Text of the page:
›› 2010, Vol. 25 ›› Issue (1): 35-41.

• Special Issue on Computational Challenges from Modern Molecular Biology • Previous Articles     Next Articles

Genome-Wide Analysis of Epigenetic Modifications

Shoudan Liang (梁守丹)   

  1. Department of Bioinformatics and Computational Biology, The University of Texas M.D. Anderson Cancer Center, Houston, TX 77030, U.S.A.
  • Received:2009-10-07 Revised:2009-10-21 Online:2010-01-05 Published:2010-01-05
  • About author:
    Shoudan Liang is a professor of bioinformatics and computational biology at the University of Texas M. D. Anderson Cancer Center. He received his Ph.D. degree in physics from the University of Chicago in 1986. His research includes building tools to analyze chIP-seq experiments and DNA methylation in cancer.
  • Supported by:

    This work is supported by US NIH/NCI under Grant No. 5 K25CA123344-02.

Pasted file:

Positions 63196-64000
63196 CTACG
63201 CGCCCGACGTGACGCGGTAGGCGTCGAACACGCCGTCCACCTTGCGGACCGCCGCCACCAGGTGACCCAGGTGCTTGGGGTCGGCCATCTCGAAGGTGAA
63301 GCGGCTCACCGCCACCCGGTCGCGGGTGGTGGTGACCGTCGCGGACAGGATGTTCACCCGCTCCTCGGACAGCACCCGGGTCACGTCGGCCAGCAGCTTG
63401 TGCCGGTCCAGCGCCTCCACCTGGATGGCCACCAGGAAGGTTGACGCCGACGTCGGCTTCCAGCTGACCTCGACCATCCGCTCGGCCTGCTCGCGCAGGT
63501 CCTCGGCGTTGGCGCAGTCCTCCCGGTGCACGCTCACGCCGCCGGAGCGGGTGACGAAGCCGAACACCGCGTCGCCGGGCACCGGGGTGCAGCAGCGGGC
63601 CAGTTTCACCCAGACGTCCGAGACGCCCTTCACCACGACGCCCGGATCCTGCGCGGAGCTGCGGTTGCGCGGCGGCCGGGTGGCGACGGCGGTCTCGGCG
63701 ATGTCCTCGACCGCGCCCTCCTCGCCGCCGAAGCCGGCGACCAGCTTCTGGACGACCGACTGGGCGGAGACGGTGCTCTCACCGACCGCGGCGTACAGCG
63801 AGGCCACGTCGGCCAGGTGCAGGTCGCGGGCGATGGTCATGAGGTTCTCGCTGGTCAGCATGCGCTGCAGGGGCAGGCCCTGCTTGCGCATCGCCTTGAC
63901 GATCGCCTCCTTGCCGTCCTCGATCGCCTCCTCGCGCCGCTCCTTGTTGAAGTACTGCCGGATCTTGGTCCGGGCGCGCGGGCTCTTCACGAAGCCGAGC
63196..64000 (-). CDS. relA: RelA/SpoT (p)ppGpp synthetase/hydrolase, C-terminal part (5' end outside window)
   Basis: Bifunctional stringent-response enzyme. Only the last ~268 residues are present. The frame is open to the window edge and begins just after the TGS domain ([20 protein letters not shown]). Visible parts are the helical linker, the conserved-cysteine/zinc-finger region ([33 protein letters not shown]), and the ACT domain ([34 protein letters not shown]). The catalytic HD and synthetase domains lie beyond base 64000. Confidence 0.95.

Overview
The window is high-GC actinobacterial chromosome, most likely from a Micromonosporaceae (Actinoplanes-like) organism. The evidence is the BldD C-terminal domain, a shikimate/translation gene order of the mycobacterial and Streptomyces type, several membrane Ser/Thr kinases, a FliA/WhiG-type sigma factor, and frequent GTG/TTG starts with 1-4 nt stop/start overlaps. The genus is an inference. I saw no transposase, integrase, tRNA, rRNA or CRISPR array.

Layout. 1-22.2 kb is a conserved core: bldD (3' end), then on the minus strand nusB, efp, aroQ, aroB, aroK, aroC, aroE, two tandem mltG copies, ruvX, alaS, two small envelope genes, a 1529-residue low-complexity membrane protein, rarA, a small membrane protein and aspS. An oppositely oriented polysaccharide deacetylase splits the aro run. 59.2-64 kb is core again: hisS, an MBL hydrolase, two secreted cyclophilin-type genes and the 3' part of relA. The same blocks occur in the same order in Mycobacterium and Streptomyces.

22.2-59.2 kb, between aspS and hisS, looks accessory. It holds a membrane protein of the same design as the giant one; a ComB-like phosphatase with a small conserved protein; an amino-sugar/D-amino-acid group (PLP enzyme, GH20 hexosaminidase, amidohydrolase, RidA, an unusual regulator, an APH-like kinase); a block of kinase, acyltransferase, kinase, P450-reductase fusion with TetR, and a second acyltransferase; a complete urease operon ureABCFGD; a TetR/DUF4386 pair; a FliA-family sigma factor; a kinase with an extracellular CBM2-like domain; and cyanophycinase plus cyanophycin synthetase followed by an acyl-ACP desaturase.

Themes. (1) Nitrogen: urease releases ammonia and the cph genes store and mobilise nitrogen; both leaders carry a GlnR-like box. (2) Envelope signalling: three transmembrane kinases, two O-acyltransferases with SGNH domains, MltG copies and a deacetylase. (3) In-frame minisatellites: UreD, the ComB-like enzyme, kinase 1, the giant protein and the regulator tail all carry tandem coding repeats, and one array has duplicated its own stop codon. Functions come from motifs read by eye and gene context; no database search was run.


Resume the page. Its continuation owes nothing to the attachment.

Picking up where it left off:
In plants and animals, gene expression can be altered by changes that do not alter the sequence of nucleotides in DNA but rather modify the chemical structure of either the DNA or the histones that interact with the DNA. These so-called epigenetic modifications are not transient, but persist through cell divisions. Rapidly advancing technologies, such as next-generation DNA sequencing, have dramatically increased our ability to survey epigenetic markers throughout an entire genome. These techniques are revealing in great detail that the many forms and stages of cancer are characterized by a massive number of epigenetic changes. Interpreting such epigenetic marks in cell differentiation and in carcinogenesis is computationally challenging. We review several examples of epigenetic data analysis and discuss the need for computational methods that will enable us to learn from the data the relationships between different kinds of histone modifications and DNA methylation.

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